Evidence linking information literacy with institutional research agenda was relatively weak, with no specific references found in formal research strategies. Although its relevance was recognised in labelling information skills as 'research skills' in (taught) student skill sets, institutionalising the concept for research students seems to have progressed more slowly. This is significant in view of the high priority given to postgraduate skills training by the UK Research Councils. Although their statement of requirements does not use information literacy or similar as a heading, it lists several relevant points under 'Research management', e.g.:
Further investigation of information skills training for research students suggested provision was mostly optional, non credit-bearing and delivered online or through short standalone sessions, typically ranging from one hour to a half-day, but sometimes occupying a full day. One case was found of a compulsory one-day generic course which included a session on researching information sources as one of five elements. Another distinctive example was an institution requiring students to take forty-five credits of research skills training (approximately 450 hours study) and offering a choice of a five-credit, ten-credit or fifteen-credit module on information skills/information management, the first two being delivered through WebCT and the third by lectures and practicals.
Most institutions publicise the Research Councils UK (2001) requirements on their graduate school or student Websites, but only one example was found where an explicit connection was made between this statement and information skills courses, with relevant points reproduced in the institution's guide to research training courses alongside the library's information skills offerings, under the heading 'Information skills include', demonstrating their central relevance to students. As the Councils' statement has now been adopted by the Higher Education Funding Council for England and the Quality Assurance Agency for Higher Education, this surely is another area for practitioners to target.
One area where the results departed from the literature was in the prevalence of information management strategies. The concept of an institutional information strategy has received relatively little attention in recent literature, but was heavily promoted in the UK during the 1990s by various official bodies, alongside a parallel US initiative on 'institution-wide information strategies' (Allen 1996, Bernbom 1997). Such strategies often included references to information skills training or 'reader instruction', especially in the context of networked access to electronic information resources (Allen & Wilson 1996: 248). Learning and teaching strategies now seem the preferred institutional strategy for practitioners to target, understandably, as they often cover the development of students' transferable skills (Gibbs et al. 2000). However, this study shows that information strategies can be used successfully to make an initial case for information literacy, that can be followed through to learning and teaching strategies. More significantly, information strategies, ideally coupled with human resources strategies, are arguably the obvious starting-point for practitioners with broader aims to develop the concept among administrators and other (non-academic) staff, to achieve Johnston and Webber's (2003) vision of the information literate university.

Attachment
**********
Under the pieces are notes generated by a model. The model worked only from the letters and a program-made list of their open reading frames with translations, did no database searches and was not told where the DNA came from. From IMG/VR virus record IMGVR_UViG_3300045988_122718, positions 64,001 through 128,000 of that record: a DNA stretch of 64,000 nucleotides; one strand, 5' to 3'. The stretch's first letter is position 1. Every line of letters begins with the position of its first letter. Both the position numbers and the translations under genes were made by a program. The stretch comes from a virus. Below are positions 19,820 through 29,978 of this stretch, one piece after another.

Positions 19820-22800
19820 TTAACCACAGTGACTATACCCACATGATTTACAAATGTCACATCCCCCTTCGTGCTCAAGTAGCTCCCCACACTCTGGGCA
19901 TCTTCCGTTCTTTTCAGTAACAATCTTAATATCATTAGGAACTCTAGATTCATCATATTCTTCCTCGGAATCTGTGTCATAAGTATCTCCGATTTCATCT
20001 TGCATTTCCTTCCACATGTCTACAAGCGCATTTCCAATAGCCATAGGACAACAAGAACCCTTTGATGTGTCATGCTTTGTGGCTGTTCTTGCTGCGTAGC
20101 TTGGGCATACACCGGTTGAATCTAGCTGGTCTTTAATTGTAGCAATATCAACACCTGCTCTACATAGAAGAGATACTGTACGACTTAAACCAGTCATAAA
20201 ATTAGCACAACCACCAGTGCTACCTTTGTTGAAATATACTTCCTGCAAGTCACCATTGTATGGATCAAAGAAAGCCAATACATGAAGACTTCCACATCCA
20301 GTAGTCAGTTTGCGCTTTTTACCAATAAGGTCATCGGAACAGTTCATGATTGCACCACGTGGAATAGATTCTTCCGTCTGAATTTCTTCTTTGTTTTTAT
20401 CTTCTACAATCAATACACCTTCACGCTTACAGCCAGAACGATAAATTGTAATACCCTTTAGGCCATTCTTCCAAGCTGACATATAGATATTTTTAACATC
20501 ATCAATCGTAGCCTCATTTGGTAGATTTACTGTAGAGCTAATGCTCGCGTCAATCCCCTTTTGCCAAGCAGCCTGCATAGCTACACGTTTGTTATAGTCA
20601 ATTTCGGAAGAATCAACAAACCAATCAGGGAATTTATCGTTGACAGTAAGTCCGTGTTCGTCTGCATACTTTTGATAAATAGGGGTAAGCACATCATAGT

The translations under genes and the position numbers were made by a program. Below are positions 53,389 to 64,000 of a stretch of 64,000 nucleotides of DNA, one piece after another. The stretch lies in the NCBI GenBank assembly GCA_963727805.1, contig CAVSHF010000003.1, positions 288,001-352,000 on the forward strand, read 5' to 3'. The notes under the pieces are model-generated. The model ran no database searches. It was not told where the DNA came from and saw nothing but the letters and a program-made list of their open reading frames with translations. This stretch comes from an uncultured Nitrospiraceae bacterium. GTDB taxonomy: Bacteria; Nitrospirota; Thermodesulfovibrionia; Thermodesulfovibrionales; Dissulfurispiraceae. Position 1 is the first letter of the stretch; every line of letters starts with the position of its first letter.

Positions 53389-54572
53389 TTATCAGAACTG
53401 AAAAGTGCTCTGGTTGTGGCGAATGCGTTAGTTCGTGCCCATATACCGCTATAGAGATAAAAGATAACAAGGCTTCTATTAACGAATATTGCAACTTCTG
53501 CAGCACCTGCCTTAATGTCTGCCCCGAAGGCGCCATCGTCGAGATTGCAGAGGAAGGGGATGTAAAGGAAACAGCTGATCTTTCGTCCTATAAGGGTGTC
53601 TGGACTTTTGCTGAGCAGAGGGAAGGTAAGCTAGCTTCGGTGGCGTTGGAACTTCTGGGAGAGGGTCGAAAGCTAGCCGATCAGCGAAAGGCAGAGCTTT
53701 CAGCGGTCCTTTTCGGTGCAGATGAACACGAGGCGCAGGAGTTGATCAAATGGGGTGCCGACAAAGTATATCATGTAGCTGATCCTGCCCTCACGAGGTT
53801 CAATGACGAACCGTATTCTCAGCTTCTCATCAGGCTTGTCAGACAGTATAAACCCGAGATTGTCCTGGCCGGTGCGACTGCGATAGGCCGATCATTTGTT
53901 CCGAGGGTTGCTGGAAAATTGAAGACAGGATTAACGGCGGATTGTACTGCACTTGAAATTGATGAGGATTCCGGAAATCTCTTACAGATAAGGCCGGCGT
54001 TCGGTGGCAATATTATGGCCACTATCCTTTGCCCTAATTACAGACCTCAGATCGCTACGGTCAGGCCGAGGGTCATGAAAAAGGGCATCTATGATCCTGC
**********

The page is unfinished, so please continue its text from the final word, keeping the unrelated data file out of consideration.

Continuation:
The survey found significant variation in the location of information literacy within an institution's strategic framework, with differences manifested in several ways:
The location of an objective or section within a document and its position in relation to other elements is a possible measure of its perceived importance. Thus the positioning of strategic statements, in terms of their level in a hierarchy, prominence within a document, priority in a set of issues and collocation with other items, is suggested as one indicator of strategic engagement.
There was also variation in the nature of the statements made, notably in the specificity of goals. Library mission and strategy statements showed the wording used can affect the message conveyed about information literacy and the library's roles and goals. In addition to choosing between terms such as information capabilities, literacy, skills, etc., practitioners need to consider how to present their contribution (e.g., helping, delivering, supplying, training, coaching, teaching, developing, enabling, empowering), whether to specify collaboration or partnership as a key dimension of their activity and what contextualisation to provide. For example, working closely with teaching staff and other skills developers was emphasised in specific strategies, but less so in library strategies; and some documents indicated the abilities encompassed by the concept, while others signalled its value in education, research, employment and/or society. The way in which strategic intentions are expressed is also significant. Some statements were of the types described by Marco (1996: 21-2) as 'feeble intentions' and 'continuation' goals, whereas others signalled a firm commitment to achieve clear meaningful goals by performing specific actions within a stated timescale.
Similar arguments apply in relation to statements found in other institutional documents: the language used, detail provided, contextualisation added and specificity incorporated all affect the strength of commitment or level of engagement conveyed. Careful selection of memorable wording can also enhance key messages and transform mundane statements into inspiring aims. Here the precision of strategic statements, in terms of the specificity of goals, attention to detail and clarity of phrasing, is suggested as another measure of strategic engagement.